This article explores Tlaxcala, one of the lesser-known capital cities (and states) in Mexico.
Correct me if I am wrong. You have never heard about Tlaxcala (congratulations if you had!).
Tlaxcala (pronounced tlas – ca – la) is the name of the smallest state in Mexico. The capital of the state bears the same name (actually, the state takes the name of the capital). Even though you have probably never heard about it, the city has been around since 1522 (others date the founding in 1527 when the first bishop was appointed).
Tlaxcala means “place of the corn or maize tortillas”. The Aztec glyph describing the area contains two green hills and two hands holding a corn tortilla. The name also refers to a pre-Hispanic city and culture.
The Tlaxcalans allied with the Spaniards in an effort to destroy the Aztec empire. As a reward, Spaniards left the territory almost intact for 300 years of the colonial period.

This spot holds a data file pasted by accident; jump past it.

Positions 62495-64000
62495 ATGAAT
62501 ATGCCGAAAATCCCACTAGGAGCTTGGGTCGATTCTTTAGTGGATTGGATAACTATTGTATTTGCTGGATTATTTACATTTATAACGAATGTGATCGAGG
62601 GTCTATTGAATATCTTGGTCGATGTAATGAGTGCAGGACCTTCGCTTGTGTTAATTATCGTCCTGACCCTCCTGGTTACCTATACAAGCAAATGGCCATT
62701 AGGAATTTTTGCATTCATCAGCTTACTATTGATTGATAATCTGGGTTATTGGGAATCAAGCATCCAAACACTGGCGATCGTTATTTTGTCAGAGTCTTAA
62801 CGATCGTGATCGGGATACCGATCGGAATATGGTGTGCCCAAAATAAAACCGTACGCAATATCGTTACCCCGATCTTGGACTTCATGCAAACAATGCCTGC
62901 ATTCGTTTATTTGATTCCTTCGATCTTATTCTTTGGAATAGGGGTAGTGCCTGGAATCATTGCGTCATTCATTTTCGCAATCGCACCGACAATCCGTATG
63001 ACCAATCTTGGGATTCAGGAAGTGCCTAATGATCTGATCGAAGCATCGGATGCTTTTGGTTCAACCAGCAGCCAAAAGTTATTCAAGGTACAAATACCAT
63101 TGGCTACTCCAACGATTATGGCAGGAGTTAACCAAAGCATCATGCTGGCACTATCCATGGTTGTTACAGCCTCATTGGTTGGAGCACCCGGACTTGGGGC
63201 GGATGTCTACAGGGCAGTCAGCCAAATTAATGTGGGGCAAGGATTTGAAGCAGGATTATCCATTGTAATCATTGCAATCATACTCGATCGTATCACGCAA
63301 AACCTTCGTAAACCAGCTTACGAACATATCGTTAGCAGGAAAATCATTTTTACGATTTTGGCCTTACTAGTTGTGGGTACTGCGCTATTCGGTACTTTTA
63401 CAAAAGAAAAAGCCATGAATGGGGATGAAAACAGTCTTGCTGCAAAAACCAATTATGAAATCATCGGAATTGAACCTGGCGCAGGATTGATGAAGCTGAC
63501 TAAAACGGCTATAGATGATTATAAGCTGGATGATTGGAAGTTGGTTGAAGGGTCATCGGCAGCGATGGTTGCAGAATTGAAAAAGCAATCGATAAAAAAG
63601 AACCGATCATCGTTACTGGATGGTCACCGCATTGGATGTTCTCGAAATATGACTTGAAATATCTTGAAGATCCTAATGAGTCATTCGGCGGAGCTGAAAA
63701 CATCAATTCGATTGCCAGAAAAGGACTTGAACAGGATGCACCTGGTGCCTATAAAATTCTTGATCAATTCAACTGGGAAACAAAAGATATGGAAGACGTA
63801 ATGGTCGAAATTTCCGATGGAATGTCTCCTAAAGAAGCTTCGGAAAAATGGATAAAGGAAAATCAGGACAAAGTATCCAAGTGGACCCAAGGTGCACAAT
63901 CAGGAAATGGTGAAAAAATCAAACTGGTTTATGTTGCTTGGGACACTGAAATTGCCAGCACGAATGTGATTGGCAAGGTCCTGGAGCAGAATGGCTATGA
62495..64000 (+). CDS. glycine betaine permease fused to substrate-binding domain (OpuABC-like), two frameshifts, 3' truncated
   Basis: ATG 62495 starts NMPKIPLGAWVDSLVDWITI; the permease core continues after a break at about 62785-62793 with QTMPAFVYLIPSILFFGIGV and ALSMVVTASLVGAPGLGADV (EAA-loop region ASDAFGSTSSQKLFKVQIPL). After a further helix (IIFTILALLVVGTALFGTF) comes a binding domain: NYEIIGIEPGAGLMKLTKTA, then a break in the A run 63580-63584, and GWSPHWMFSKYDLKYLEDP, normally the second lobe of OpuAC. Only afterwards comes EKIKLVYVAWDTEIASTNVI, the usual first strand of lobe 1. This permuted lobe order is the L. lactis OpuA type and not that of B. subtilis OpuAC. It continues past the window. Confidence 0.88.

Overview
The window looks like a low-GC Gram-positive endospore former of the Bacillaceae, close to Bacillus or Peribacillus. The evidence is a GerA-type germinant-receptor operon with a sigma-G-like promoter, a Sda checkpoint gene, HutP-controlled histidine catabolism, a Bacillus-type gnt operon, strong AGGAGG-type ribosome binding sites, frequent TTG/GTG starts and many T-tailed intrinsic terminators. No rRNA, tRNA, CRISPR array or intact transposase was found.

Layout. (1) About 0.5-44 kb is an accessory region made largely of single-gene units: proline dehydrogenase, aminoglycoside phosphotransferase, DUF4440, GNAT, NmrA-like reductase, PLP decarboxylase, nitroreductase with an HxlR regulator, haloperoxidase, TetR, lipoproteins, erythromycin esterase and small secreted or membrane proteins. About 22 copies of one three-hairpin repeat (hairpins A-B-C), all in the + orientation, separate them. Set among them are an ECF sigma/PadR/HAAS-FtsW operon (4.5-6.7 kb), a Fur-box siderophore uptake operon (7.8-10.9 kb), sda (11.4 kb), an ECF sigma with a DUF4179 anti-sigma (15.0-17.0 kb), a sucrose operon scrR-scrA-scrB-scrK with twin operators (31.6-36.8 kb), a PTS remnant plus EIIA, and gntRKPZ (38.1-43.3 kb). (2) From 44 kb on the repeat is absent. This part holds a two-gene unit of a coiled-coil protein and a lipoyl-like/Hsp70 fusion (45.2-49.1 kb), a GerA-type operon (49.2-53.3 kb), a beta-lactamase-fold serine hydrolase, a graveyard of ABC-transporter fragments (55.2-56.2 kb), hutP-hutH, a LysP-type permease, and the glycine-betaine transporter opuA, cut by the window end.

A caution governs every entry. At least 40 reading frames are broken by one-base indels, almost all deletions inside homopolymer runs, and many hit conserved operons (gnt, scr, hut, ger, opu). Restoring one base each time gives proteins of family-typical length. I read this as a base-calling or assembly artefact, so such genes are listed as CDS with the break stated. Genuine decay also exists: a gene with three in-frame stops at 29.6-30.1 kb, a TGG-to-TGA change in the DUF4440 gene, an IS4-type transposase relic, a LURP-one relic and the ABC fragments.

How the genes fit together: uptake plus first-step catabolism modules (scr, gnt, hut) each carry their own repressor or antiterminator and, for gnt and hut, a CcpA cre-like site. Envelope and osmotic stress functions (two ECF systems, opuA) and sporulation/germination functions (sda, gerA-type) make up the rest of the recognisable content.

You may ask what brought me to Tlaxcala. I think it was a combination of factors. I first heard of the city and state when I read about the ruins of Cacaxtla. This pre-Hispanic city is the major attraction in the state because it contains the oldest murals in Mesoamerica. I definitely had to visit those so I decided to stop by the capital for at least one day.
Additionally, I don’t think you get a complete picture of a country if you only visited the big and well-known cities. You get a better understanding of how society works in places far from mass tourism. For this reason alone, I felt Tlaxcala was calling me.
I am not going to lie. It is not easy to find good information about Tlaxcala. Maybe you find something decent about the city but it is almost impossible to find good info about the rest of the state. Therefore, in a visit to the area, you have to go with the flow and use the locals as your guides.
The city center is compact and filled with colonial-era buildings painted in colors such as burnt orange, salmon pink, and mustard yellow. Compared to other capitals in Mexico, it feels “sleepy.” From what I have read, the place attracts hundreds of visitors from the Federal District during the weekends. We visited on a Monday and the touristic kiosks were closed. There was no place to get a map.